Short bowel syndrome
See Disclaimer regarding information on this site. Some links on this page may take you to organizations outside of the National Institutes of Health.
 The main cause of short bowel syndrome is surgical removal of half or more of the small intestine to treat intestinal diseases, injuries, or defects present at birth. Signs and symptoms may include diarrhea, cramping, bloating, heartburn, dehydration, malnutrition, weight loss, food sensitivities, weakness, and fatigue. Examples of treatment include diet and nutritional support, and in some cases intestinal transplantation.Short bowel syndrome is a group of problems involving the small intestine that causes poor absorption of nutrients from food.
Last updated: 4/29/2011
- Short Bowel Syndrome. National Digestive Diseases Information Clearinghouse. http://digestive.niddk.nih.gov/ddiseases/pubs/shortbowel/index.htm. Accessed 4/29/2011.
On this page
- MedlinePlus was designed by the National Library of Medicine to help you research your health questions, and it provides more information about this topic.
- The Merck Manuals Online Medical Library provides information on this condition for patients and caregivers.
- The National Digestive Diseases Information Clearinghouse (NDDIC), part of the National Institute of Diabetes and Digestive and Kidney Diseases (NIDDK), offers information on this condition. Click on the link to view information on this topic.
- The University of Washington's Children's Hospital and Regional Medical Center Web site has a resource page for parents on short bowel syndrome. Click on the link above to access this page.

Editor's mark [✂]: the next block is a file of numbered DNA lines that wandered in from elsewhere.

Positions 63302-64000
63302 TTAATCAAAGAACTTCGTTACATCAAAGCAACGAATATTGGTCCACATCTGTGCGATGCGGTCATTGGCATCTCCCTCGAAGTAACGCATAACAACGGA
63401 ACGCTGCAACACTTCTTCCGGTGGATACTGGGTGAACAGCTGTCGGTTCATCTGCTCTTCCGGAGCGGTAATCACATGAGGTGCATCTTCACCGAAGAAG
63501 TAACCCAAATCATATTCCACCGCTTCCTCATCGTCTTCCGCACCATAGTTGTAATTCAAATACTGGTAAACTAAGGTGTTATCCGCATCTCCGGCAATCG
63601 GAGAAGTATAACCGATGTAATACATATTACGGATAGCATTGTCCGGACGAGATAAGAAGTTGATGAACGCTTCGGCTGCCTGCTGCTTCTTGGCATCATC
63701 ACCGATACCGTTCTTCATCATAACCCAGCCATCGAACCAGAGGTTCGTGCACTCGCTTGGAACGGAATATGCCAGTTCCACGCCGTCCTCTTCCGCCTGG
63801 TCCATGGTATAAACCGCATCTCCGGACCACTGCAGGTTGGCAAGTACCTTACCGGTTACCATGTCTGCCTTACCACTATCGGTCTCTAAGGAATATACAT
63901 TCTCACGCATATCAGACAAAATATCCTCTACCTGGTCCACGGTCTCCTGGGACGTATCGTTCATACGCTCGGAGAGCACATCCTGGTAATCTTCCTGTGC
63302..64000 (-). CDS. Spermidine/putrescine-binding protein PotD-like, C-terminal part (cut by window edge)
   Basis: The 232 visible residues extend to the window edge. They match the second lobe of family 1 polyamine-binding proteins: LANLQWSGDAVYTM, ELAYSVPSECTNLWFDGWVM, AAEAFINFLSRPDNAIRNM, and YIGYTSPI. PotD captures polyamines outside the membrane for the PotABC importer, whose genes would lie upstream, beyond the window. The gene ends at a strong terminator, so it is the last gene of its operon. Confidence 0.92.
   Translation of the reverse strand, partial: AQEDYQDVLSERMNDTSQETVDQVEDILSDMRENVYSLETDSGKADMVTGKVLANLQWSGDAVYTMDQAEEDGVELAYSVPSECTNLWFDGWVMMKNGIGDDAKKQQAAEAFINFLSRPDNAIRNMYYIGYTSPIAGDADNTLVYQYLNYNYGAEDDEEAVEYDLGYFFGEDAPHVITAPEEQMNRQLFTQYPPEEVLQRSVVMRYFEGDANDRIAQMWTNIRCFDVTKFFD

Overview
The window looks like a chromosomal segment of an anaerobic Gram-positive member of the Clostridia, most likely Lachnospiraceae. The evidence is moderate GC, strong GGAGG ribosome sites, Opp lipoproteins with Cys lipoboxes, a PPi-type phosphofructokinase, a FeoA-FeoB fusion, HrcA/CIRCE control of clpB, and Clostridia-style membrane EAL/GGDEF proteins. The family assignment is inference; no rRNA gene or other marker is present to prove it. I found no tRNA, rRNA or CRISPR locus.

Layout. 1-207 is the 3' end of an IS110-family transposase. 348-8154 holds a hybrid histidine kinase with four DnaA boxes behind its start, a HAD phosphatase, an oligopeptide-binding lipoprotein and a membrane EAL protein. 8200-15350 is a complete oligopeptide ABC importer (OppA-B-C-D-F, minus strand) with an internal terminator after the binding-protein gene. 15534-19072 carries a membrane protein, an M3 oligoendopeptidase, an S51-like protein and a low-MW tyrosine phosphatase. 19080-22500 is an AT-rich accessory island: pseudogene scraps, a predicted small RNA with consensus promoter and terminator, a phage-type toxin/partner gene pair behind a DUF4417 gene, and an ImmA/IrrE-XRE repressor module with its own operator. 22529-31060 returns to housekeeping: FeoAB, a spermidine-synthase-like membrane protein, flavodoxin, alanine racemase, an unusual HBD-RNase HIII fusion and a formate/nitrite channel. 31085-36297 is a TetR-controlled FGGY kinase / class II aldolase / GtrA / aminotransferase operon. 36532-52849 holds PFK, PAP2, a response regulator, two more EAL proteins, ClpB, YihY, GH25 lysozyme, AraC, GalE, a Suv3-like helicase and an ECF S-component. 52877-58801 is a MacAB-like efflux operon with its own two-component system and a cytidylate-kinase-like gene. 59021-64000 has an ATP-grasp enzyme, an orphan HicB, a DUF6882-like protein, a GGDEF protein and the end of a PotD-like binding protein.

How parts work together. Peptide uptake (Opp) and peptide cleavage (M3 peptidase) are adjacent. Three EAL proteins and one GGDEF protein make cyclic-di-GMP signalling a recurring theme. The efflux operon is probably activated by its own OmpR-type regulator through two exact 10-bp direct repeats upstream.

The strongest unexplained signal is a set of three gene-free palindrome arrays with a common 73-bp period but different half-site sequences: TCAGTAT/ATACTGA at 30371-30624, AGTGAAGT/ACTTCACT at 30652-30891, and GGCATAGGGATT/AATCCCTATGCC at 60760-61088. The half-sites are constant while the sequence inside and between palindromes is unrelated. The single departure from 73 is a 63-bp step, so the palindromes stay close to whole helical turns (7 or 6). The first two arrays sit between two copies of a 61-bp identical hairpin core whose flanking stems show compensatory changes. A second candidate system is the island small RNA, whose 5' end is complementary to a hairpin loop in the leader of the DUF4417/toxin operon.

- The Children's Hospital Boston Web site as a resource page on short bowel syndrome for parents and families. Click on the link above to access the page.
- MeSH® (Medical Subject Headings) is a terminology tool used by the National Library of Medicine. Click on the link to view information on this topic.
- PubMed is a searchable database of medical literature and lists journal articles that discuss Short bowel syndrome. Click on the link to view a sample search on this topic.
- eMedicine has two articles on this topic from the perspective of surgery and pediatric gastroenterology. You may need to register to view the information online, but registration is free. Click on the links above to view the articles from this medical reference Web site.
- Spencer AU et al., Pediatric short bowel syndrome: Redefining predictors of success. Ann Surg. 2005 Sept;242(3):403-412.
- McMellen ME, Wakeman D, Longshore SW, McDuffie LA, Warner BW. Growth factors: possible roles for clinical management of the short bowel syndrome. Semin Pediatr Surg. 2010 Feb;19(1):35-43.
- Le HD, Fallon EM, de Meijer VE, Malkan AD, Puder M, Gura KM. Innovative parenteral and enteral nutrition therapy for intestinal failure. Semin Pediatr Surg. 2010 Feb;19(1):27-34.
- Markel TA, Crisostomo PR, Lahm T, Novotny NM, Rescorla FJ, Tector J, Meldrum DR. Stem cells as a potential future treatment of pediatric intestinal disorders. J Pediatr Surg. 2008 Nov;43(11):1953-63.
- Cole CR, Hansen NI, Higgins RD, Ziegler TR, Stoll BJ; Eunice Kennedy Shriver NICHD Neonatal Research Network. Very low birth weight preterm infants with surgical short bowel syndrome: incidence, morbidity and mortality, and growth outcomes at 18 to 22 months. Pediatrics. 2008 Sep;122(3):e573-82.
- Hasosah M, Lemberg DA, Skarsgard E, Schreiber R. Congenital short bowel syndrome: a case report and review of the literature. Can J Gastroenterol. 2008 Jan;22(1):71-4. Review.
- Nightingale J, Woodward JM; Small Bowel and Nutrition Committee of the British Society of Gastroenterology. Guidelines for management of patients with a short bowel. Gut. 2006 Aug;55 Suppl 4:iv1-12.
- Gupte GL, Beath SV, Kelly DA, Millar AJ, Booth IW. Current issues in the management of intestinal failure. Arch Dis Child. 2006 Mar;91(3):259-64.
- AGA Technical Review on Short Bowel Syndrome and Intestinal Transplantation. Gastroenterology. 2003;124:1111-1134 . (PDF)